I am using PSTC-12500 power supply unit to power up USB cameras. On the datasheet it says it can provide upto 60A on 5V rail. I highly doubt it, cause our system requires not more than 34A on 5V rail. How can we test peak current on 5V rail?

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    \$\begingroup\$ Why do you doubt the datasheet? Is your system failing somehow at 34A? You didn't specify. \$\endgroup\$ – Adam Lawrence Apr 20 '17 at 20:11
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    \$\begingroup\$ Also, are you sure you want to test the "peak" current and not the maximum? Those are different values. A "peak" current is a short burst at a specified time period, where as a "maximum" is for continuous use. The testing will be different. \$\endgroup\$ – Jim Apr 20 '17 at 20:42

There is a note that says this on the product page:

Note:Combined Total Power From +3.3V And +5V rails Not to Exceed 250W.

So \$ \frac{250 W}{5 V} = 50 A \$ which is contradictory, but I wouldn't be surprised if it could 'peak out' at 60A.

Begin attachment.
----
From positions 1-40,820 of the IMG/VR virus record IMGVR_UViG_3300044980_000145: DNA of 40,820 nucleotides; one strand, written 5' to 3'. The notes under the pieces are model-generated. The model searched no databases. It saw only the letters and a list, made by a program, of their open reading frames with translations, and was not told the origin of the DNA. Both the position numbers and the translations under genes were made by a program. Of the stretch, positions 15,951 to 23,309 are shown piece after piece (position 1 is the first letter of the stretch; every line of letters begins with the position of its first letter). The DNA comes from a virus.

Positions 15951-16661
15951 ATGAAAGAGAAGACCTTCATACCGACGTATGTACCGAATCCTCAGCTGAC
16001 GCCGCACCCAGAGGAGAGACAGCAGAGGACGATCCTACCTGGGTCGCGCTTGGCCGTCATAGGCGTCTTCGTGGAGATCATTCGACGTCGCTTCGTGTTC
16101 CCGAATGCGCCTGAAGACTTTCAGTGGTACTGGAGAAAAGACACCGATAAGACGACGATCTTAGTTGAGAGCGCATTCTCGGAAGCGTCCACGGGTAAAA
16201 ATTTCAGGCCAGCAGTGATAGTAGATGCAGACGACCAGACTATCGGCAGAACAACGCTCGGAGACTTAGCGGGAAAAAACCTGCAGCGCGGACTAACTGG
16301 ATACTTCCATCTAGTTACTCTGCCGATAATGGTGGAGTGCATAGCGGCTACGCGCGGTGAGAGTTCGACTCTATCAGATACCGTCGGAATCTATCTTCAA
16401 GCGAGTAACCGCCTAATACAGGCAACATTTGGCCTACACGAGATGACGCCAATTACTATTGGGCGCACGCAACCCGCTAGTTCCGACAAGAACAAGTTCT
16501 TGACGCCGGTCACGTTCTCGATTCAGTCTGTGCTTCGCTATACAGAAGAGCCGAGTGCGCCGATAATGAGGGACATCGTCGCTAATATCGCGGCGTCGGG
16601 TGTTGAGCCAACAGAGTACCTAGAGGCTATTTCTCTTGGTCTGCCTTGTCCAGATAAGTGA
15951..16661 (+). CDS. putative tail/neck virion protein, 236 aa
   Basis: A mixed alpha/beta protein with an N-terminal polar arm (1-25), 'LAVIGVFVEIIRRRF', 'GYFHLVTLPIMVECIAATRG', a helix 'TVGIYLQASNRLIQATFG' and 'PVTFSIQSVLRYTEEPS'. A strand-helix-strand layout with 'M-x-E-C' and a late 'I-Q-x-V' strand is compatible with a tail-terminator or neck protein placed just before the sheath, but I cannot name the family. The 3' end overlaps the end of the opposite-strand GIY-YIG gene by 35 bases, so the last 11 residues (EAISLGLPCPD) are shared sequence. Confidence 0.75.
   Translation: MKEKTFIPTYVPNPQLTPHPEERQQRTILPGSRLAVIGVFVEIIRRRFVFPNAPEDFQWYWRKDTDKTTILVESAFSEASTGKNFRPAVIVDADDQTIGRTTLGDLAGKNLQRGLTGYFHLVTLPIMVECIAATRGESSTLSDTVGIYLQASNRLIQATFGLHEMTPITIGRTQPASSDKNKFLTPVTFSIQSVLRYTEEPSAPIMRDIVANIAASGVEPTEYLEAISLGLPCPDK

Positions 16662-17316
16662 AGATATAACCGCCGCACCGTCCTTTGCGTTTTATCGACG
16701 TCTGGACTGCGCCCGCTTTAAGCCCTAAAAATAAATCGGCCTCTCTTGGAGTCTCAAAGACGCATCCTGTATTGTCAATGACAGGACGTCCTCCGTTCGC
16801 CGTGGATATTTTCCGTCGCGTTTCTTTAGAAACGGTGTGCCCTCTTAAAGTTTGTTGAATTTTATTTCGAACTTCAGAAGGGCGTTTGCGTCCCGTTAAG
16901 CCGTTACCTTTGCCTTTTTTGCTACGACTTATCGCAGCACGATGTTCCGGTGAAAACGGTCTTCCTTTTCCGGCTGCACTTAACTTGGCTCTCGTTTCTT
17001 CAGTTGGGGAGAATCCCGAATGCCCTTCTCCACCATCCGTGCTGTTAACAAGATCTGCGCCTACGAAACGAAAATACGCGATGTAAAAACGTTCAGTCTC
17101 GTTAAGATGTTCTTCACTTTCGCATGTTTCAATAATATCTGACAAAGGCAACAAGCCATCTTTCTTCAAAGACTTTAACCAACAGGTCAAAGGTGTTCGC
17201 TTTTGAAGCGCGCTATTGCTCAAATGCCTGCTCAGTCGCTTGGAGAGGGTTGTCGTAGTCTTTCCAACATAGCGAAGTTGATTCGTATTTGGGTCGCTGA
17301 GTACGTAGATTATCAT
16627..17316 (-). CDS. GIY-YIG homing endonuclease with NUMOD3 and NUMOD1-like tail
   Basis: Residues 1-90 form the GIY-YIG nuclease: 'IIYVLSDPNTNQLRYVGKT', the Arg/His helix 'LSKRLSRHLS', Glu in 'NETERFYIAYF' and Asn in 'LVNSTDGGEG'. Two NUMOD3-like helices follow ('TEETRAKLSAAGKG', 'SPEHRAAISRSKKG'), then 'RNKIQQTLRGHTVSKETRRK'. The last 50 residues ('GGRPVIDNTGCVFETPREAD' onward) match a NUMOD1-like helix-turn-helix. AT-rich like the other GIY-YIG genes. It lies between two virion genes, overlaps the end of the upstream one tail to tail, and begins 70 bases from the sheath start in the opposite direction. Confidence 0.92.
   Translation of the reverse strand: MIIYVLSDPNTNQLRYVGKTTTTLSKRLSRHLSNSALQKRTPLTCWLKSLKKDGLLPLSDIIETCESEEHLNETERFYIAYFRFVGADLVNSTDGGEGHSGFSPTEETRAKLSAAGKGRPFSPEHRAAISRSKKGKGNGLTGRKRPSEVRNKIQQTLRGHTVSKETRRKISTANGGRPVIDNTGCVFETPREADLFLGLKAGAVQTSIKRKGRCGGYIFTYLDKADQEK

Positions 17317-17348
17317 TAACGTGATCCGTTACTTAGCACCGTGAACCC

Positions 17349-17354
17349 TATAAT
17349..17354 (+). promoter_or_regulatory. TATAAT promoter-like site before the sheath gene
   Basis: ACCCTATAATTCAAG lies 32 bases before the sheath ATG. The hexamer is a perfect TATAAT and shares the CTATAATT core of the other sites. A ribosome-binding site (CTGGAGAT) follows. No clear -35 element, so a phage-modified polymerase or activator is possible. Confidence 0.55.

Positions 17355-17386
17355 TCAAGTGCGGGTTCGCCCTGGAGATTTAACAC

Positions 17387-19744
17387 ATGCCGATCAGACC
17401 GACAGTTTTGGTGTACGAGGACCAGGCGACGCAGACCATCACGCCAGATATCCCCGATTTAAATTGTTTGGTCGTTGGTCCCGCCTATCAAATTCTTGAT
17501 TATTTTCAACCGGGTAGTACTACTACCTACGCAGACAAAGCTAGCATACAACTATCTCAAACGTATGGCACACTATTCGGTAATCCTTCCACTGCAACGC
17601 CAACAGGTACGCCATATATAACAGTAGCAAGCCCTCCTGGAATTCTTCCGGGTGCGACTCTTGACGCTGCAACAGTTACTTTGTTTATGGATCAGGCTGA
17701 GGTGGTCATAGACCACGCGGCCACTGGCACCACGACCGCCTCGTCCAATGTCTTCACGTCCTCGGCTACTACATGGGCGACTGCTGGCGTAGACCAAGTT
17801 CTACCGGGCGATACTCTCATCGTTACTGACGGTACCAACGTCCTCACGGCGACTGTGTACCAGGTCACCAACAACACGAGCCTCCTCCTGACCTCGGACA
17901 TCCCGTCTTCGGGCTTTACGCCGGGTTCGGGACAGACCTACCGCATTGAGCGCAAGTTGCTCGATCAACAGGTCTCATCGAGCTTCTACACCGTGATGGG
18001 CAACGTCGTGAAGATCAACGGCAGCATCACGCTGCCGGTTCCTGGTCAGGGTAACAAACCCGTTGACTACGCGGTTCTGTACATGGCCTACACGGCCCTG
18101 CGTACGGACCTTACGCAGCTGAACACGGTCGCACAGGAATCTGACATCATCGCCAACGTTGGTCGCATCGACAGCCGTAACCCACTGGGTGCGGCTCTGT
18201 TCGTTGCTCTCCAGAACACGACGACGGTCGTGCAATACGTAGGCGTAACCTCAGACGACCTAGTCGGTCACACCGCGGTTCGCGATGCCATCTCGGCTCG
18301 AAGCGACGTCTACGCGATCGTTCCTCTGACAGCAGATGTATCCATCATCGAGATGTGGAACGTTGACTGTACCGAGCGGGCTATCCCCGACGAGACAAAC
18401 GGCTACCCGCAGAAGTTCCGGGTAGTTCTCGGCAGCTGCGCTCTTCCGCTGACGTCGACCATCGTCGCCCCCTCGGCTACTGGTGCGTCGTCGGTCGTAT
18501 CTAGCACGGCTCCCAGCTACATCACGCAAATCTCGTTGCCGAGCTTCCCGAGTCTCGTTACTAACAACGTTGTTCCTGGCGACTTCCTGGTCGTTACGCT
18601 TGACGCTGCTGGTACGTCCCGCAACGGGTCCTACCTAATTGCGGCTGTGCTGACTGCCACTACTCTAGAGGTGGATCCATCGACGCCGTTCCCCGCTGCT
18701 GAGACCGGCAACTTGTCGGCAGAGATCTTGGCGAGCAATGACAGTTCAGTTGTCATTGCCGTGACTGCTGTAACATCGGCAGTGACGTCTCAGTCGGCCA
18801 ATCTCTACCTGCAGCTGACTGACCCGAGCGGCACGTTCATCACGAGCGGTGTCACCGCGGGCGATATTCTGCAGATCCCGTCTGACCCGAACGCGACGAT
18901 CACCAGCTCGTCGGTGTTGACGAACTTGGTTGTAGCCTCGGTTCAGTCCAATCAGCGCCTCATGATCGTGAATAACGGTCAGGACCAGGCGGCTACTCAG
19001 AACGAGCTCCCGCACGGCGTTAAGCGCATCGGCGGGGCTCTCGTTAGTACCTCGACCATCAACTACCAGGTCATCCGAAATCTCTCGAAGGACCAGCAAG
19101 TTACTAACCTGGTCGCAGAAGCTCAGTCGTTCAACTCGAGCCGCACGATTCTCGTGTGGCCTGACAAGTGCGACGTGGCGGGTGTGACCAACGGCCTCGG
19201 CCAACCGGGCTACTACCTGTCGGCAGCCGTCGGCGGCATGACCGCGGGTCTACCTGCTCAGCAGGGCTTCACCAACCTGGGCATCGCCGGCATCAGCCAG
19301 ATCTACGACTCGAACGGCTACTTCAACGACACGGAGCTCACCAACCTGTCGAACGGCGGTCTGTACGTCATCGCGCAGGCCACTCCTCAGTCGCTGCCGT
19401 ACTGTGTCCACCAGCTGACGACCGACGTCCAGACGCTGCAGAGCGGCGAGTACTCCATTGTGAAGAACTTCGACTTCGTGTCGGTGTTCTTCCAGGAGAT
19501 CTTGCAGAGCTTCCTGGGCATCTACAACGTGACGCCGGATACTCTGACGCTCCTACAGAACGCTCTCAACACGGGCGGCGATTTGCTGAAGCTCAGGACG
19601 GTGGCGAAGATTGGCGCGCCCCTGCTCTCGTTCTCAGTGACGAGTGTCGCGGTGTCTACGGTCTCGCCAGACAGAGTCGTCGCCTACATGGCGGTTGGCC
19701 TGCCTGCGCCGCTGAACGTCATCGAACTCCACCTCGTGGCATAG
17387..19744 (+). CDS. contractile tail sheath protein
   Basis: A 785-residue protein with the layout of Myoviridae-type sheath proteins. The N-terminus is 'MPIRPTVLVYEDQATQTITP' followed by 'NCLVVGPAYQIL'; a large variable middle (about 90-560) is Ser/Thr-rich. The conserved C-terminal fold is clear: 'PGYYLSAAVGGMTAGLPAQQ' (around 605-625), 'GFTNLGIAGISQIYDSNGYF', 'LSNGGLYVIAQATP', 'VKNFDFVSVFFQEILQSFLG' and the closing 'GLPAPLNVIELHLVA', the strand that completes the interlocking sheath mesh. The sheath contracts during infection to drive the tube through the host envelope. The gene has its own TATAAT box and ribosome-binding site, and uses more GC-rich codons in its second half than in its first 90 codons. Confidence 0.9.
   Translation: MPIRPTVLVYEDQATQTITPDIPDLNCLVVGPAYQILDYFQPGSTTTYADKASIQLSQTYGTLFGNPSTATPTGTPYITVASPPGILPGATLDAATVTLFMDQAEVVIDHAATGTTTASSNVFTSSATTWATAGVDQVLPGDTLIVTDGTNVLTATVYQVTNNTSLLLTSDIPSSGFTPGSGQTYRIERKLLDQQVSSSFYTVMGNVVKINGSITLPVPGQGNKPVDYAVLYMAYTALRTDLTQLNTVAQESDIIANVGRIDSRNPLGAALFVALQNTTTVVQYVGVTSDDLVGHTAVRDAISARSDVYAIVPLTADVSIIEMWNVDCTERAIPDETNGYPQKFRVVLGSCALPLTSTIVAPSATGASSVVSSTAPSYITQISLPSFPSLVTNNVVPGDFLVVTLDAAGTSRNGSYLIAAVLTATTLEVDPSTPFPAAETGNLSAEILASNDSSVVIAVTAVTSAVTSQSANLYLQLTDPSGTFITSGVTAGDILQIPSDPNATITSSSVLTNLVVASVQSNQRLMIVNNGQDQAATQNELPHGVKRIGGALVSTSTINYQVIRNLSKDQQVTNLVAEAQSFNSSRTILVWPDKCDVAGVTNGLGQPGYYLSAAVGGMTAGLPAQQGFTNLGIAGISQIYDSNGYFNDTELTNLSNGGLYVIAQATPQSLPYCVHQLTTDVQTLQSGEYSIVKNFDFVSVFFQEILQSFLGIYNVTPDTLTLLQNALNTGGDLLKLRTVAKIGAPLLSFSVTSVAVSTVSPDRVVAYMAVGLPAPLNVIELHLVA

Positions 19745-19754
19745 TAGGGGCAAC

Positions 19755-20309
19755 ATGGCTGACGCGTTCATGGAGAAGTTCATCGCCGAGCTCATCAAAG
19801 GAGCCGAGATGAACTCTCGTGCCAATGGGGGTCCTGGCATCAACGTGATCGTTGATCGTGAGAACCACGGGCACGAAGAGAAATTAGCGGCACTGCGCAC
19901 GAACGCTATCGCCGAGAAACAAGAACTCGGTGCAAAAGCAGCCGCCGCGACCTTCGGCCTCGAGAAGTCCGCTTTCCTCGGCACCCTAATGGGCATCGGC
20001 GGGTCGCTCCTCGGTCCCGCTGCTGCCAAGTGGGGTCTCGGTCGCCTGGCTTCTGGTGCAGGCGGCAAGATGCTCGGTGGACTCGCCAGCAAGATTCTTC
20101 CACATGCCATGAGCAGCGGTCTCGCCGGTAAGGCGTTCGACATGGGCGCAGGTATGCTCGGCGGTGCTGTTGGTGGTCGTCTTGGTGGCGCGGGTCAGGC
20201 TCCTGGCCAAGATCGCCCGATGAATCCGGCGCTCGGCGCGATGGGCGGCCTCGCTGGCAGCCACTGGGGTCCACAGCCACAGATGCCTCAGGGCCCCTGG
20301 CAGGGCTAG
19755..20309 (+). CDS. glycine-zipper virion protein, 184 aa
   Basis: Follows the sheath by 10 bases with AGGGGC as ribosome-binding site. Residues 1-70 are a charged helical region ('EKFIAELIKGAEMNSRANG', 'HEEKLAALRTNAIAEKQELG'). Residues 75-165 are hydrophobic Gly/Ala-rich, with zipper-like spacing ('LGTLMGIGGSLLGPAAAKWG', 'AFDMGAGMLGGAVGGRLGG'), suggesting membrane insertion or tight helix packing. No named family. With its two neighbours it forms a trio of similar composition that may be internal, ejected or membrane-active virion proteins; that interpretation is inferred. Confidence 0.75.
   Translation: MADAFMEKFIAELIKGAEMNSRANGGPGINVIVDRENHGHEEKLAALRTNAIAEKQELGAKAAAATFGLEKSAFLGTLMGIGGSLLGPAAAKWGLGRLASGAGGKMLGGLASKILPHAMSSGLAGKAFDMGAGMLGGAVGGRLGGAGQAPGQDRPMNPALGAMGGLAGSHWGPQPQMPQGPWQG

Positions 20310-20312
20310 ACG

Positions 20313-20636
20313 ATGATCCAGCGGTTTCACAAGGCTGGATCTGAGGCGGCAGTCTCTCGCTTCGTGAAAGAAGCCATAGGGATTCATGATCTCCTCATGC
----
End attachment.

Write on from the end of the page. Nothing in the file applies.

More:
How can we test peak current on 5V rail?

Find a few really high powered resistors and put them in parallel, you'll need a really small resistance. You'll need to be able to dissipate ~250W.

\$ \frac{250 V}{5 A} = 0.083 Ω \$

So if you had 12 1Ω resistors in parallel that would give you 0.083Ω. And the resistors would need to dissipate 25W each. Or you could test it to 40A and you would need less resistors. Or you could add them in one at a time, measure the voltage and see where the supply drops out.

  • \$\begingroup\$ If you could, mark it as answered \$\endgroup\$ – Voltage Spike Apr 21 '17 at 19:11

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